Red, White, and Pink
A Chinaberry Summer Short Story
(Fiction, Of Course)
The sweet month of April dropped off the insurance company calendar in Gemma’s kitchen, and May slipped right down to take its place. The cooler, uncertain days of rainy April weather gave way to May’s warmer days and gentle breezes.
I was tired of being cold. It felt good to be able to warm up in the slanted rays of the morning sun. Even as afternoons turned into evenings, their warmth lingered for a while. Our front porch swing afforded me fine opportunities to think while I was serenaded by a multitude of different birds singing during the day and by the raucous sounds of frogs singing to one another in the night.
Early on Saturday afternoon I left my swing and carried my thoughts with me. As I walked across the grass near the chinaberry tree, bright sunshine spread its rays over the front lawn. I stopped for a moment, stretched out my arms, closed my eyes, and turned my face toward the sunlight. I imagined that I was a butterfly warming my wings before taking flight.
Chinaberry trees are beautiful, but not easy to climb. I turned my attention to the spreading, leafy branches of the mimosa tree and climbed up into my favorite perch. Then I began to think about Gemma’s calendar. What if months had a color? April would be yellow. Yellow for the jonquils, daffodils, and forsythia. For the glorious beds of yellow tulips and the fiery colors of native azaleas. And for the wafting clouds of pine tree pollen that set our runny noses to twitching and sneezing and brought on paroxysms of coughing every spring.
May would be green. For its birthstone, the emerald. For lilies of the valley and the trees’ tender foliage that changed from translucent green to deeper shades of jade. You know, the kind of leaves that actually provide shade and don’t leave you sitting outside to slowly roast in the Georgia sun.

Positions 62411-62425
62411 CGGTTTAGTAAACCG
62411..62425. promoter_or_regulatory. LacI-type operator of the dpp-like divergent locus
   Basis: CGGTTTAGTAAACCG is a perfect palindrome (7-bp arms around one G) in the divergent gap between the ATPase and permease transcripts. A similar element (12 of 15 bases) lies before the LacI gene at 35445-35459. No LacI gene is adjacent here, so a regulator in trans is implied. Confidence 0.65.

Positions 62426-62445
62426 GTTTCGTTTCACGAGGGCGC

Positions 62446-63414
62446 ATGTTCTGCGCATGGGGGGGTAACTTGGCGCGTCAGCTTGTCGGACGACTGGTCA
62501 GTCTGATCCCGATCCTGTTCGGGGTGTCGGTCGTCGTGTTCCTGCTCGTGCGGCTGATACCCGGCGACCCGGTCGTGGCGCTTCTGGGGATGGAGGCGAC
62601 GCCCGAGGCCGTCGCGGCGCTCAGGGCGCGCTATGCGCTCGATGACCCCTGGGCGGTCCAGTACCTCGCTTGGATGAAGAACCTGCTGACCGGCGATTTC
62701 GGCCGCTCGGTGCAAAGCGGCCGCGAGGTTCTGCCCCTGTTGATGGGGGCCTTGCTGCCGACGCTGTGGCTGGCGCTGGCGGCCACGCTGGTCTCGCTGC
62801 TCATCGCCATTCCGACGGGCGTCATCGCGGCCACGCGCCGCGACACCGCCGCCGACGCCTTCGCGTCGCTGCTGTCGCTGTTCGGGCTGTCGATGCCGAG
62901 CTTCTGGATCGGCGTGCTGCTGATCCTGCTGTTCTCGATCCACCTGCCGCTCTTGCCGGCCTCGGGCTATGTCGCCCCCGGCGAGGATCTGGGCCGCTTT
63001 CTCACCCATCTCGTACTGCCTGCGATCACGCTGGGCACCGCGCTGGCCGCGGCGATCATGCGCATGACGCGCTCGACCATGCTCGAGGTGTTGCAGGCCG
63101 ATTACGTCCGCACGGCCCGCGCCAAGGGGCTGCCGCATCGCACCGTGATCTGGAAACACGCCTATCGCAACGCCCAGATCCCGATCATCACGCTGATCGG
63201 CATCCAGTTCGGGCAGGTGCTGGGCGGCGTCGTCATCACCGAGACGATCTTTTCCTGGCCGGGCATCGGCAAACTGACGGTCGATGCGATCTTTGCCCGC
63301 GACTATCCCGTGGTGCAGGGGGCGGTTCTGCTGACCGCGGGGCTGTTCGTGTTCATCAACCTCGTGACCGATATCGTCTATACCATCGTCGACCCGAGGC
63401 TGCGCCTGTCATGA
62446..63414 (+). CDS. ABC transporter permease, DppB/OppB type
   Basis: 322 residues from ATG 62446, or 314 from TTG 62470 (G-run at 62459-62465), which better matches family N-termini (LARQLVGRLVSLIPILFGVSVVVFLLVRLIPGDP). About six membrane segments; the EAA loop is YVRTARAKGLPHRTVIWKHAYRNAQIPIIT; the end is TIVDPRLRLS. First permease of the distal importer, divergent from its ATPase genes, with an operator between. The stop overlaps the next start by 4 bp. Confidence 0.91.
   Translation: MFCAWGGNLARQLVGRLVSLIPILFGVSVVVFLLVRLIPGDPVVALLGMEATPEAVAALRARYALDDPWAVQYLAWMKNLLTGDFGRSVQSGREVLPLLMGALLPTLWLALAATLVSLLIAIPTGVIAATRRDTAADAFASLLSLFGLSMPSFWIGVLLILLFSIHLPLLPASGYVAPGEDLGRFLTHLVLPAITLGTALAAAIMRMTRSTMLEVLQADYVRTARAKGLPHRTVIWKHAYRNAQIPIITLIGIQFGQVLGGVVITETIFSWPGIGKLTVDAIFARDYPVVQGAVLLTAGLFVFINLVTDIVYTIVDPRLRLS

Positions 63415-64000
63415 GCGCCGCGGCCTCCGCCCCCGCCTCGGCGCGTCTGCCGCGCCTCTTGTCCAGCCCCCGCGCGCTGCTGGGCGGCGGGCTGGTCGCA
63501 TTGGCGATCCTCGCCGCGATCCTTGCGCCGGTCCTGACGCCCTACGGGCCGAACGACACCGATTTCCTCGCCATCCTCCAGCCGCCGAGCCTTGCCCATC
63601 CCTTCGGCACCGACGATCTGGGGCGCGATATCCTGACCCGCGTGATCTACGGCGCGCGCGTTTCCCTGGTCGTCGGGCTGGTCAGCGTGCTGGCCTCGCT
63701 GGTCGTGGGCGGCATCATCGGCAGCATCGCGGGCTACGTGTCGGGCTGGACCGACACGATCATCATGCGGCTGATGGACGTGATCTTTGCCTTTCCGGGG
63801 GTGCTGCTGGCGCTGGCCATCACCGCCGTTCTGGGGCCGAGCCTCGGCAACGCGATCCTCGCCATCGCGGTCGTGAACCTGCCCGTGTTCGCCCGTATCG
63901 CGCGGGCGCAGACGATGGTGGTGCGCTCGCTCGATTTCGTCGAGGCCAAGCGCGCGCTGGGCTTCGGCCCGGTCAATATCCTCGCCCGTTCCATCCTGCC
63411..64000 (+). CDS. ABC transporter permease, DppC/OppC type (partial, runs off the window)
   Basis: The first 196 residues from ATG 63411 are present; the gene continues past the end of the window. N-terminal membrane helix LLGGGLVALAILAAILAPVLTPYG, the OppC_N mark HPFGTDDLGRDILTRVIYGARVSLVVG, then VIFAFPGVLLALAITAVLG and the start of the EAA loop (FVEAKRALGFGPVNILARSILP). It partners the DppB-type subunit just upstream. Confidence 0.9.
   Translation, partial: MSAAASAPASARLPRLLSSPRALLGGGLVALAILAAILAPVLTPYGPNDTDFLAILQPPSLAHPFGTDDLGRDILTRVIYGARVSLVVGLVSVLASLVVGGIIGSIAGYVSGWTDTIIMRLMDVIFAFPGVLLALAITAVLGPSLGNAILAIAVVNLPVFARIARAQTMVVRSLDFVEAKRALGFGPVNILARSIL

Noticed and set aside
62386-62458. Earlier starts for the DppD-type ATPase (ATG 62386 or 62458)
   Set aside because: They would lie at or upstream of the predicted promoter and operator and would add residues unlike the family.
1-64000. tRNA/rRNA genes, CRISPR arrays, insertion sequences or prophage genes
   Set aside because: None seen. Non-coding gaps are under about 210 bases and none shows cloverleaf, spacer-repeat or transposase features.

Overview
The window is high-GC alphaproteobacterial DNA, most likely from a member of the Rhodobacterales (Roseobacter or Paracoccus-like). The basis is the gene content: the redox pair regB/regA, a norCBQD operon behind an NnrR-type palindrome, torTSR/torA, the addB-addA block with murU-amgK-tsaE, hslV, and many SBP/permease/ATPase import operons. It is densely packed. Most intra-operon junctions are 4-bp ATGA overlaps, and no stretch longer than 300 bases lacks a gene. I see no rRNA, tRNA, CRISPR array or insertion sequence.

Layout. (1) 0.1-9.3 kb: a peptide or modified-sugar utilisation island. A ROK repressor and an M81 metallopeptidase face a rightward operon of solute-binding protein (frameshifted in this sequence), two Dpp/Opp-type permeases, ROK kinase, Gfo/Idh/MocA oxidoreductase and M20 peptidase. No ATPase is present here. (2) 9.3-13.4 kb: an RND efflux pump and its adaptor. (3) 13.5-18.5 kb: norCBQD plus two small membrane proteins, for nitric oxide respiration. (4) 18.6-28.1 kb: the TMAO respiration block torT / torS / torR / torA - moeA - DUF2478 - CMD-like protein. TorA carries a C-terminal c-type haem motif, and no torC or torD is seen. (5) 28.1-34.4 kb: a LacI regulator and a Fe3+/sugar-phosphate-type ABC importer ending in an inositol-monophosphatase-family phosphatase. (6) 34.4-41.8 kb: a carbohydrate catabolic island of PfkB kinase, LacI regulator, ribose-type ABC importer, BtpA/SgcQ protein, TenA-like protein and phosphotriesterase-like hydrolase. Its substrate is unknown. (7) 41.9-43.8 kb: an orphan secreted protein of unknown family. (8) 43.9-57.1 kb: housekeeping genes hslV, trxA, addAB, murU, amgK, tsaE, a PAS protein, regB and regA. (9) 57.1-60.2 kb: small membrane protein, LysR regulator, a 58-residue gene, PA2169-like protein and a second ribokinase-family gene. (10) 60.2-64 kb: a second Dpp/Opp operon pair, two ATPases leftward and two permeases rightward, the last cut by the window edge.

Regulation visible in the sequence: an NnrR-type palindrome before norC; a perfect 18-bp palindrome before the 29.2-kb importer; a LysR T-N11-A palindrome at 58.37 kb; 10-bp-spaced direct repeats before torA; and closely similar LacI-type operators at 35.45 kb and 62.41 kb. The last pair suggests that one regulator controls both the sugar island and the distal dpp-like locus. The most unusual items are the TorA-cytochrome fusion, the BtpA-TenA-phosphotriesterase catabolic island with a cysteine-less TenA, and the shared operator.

April has Easter, but May has Mother’s Day. And every Southern daughter knows that she had better pause on that hallowed date and pay homage to the woman who brought her into the world. It’s a moment for – respect. It does not matter if the daughter is married and has children of her own. She must pause and remember from whence she came – specifically from whom she came.
Now it was always our family’s custom to wear a rose to church on Mother’s Day. We didn’t go out and buy expensive roses. Heavens, no. Biddie and I kept a sharp eye on Mama’s rose bushes in the front yard, and we held our breath, hoping that we would be able to find perfect red roses to pin on our Sunday dresses. The roses had to be red. Not the pink or white or yellow ones. No other color would do. Mama explained to us that we wore red because our mother was alive. Others whose mothers were not alive would wear white roses.
It so happened that the next day was Mother’s Day. Mama had a particularly vexing morning. She didn’t appear to be in a Mother’s Day mood at all as she fussed over breakfast and tried to make sure that we were all presentable for church. Even Daddy. I knew the day had started off wrong because Mama took two aspirins before we even left for church instead of after the service. I was certain that she sometimes didn’t have much religion left when we all finally presented ourselves at the kitchen door, dressed and ready to hop into the car for the short trip down the dirt road to Mount Olive Baptist Church. Today was no exception.
We hunted up straight pins and hurried outside to gather our red roses fresh off the thorny branches. We picked one for Daddy and an extra one for Spud in case Aunt Pearl thought it was foolish for him to wear one. We dodged the sharp thorns and smelled the sweet fragrance of the dewy blossoms.